Regardless of whether it is at work or not, and who is at fault, we need to ensure that these people get better, and we need to work with employers and trade unions, and others, to make sure that rehabilitation is provided in all those circumstances.

The challenge to the industry is how we deliver products that match that need, should it arise.

The fourth area is disease. I think we need to do more to speed up the process there. As an industry, again, we need to rise to the challenge of making sure the the chasing code for employers liability insurers (the EL code), is delivering effectively in an increasingly challenging world.

Finally, we need to look at the volume of road traffic accident (RTA) claims. Year on year we know that road safety is getting better and better, and there are fewer and fewer accidents.

At the same time, we know year on year the number of RTA claims are going up, and up, and up.

If that is just increasing awareness, we welcome that. People should be making legitimate claims, but there is an indication that some of it is perhaps whiplash, perhaps false whiplash claims, and I would like to work with Martin and his colleagues, the Department of Transport, the Ministry of Justice, and others, to really understand why RTA claims numbers are going up, and up, and up, while road accident numbers are going down, and down, and down.

Colin Campbell

I represent Airmic on this panel. We could almost be called a trade association. We represent 75% of FTSE100 major companies, and many of those major companies suffer many losses and are involved with lots of claimants. Most of which are probably uninsured.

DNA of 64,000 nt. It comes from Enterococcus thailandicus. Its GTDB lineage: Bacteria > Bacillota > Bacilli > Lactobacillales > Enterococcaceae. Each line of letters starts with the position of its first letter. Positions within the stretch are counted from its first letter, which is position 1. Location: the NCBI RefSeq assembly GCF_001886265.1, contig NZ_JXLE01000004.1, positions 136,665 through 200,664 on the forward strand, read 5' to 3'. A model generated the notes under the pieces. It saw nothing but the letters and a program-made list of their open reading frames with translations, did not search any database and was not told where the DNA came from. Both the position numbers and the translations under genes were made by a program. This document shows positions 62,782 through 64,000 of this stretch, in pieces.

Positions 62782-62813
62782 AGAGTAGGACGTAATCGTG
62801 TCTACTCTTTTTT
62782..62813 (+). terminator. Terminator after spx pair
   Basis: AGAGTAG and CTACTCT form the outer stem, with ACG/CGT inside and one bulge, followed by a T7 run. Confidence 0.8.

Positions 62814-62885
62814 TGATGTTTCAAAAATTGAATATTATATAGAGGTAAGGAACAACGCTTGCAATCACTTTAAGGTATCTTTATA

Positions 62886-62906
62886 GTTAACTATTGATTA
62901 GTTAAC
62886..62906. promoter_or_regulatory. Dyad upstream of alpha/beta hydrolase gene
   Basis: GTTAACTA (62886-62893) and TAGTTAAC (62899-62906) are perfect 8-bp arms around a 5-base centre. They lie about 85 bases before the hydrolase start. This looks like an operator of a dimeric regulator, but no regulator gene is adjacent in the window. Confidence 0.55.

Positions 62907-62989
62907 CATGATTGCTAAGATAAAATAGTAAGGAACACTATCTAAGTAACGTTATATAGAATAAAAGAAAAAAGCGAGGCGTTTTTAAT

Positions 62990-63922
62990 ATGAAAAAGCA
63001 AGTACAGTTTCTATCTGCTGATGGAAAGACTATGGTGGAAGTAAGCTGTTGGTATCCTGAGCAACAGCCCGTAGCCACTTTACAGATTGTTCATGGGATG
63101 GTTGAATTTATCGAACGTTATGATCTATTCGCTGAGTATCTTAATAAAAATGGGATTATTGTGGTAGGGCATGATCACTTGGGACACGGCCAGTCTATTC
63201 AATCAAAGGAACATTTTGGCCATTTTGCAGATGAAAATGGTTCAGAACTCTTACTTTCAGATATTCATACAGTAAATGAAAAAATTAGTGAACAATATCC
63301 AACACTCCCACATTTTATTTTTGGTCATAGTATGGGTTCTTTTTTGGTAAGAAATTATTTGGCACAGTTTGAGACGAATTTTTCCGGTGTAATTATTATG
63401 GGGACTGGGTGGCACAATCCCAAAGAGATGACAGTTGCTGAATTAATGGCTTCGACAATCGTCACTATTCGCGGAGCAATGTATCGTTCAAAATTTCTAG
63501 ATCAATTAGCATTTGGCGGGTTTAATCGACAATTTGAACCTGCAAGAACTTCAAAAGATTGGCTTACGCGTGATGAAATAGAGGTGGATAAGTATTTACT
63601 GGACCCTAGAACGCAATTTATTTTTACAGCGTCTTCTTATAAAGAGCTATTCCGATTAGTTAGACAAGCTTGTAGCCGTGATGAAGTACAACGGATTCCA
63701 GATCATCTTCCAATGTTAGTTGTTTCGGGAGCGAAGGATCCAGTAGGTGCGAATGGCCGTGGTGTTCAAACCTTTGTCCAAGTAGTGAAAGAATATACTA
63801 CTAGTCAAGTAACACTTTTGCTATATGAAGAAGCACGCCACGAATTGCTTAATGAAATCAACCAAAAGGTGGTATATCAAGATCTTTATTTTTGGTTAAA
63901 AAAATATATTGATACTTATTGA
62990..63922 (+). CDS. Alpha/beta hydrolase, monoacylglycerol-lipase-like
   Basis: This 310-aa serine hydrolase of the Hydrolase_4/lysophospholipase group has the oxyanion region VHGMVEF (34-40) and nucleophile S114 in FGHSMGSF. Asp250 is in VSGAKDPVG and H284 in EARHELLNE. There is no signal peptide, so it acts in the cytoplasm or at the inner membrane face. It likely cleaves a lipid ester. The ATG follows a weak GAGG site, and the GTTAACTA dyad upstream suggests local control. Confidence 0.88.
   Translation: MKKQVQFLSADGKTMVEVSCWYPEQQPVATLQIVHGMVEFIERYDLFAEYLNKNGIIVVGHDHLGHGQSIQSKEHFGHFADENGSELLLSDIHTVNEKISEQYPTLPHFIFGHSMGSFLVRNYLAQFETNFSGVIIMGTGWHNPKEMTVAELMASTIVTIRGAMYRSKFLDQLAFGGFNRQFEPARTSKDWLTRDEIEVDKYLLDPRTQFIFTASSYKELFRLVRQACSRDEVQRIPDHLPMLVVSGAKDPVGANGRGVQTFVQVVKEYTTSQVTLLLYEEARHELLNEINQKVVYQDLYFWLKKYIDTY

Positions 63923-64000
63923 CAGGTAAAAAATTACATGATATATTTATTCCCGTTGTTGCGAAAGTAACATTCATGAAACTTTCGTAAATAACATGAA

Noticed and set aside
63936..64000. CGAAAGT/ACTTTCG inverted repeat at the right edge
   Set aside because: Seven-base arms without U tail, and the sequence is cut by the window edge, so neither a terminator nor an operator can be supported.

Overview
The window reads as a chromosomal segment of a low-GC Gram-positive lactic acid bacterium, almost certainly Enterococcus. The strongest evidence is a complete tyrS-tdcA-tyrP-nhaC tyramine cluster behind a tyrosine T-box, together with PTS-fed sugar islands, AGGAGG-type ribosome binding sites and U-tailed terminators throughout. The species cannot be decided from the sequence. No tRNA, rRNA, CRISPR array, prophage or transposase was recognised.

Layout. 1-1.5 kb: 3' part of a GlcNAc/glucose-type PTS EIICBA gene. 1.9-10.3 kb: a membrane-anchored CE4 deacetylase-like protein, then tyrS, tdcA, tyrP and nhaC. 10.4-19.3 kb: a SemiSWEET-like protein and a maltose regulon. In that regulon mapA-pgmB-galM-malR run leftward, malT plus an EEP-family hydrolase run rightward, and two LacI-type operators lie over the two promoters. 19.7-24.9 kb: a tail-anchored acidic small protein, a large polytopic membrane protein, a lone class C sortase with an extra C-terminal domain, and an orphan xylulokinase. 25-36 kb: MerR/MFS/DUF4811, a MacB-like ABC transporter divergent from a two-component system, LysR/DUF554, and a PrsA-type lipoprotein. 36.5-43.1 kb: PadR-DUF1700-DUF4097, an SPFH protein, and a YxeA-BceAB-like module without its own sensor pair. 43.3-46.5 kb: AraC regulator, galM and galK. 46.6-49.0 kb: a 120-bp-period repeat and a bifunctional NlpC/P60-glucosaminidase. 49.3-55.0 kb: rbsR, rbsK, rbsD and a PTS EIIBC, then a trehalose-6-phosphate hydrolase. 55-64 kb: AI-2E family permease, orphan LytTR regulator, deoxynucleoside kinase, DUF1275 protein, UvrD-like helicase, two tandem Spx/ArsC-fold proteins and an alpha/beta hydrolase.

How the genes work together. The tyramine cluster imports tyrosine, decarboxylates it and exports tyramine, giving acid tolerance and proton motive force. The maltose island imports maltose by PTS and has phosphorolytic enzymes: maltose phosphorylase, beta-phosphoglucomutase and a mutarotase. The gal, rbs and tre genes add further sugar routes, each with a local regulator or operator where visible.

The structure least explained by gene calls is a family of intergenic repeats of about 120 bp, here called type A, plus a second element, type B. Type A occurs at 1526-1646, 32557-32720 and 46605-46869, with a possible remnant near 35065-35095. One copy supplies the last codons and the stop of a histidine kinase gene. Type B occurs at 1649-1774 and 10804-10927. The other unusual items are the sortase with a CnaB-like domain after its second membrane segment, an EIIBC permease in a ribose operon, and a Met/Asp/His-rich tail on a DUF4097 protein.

I have been heartened to hear about some of the proposals, which the Department of Constitutional Affairs (DCA) have come up with, and Airmic as a body have welcomed the proposals – although, as with everyone, we have a few reservations.

Harking back to 1996, when we were faced with the Woolf regime, I remember going to AXA, talking to them, and being quite frightened by some of these deadlines that we were going to have to meet with information provision and documentation supply.

I guess we rose to those challenges in industry with our insurers help, and essentially I can see us again rising to the new challenges.

Information provision is key to accelerating early claims settlement, in that we can, again, make decisions on liability much earlier, which is key to an early settlement.

We see that as key to reducing claims costs. The experience in rehabilitation, certainly on my part, and on the part of many of our members, has been varying, partially to do with our attitude towards the selection of cases where we feel rehabilitation is appropriate.

Nevertheless, we are very enthusiastic about continuing along the rehabilitation line, and hope that all the providers currently on the market will continue to come up with innovative solutions, and the use of technology is clearly one of those.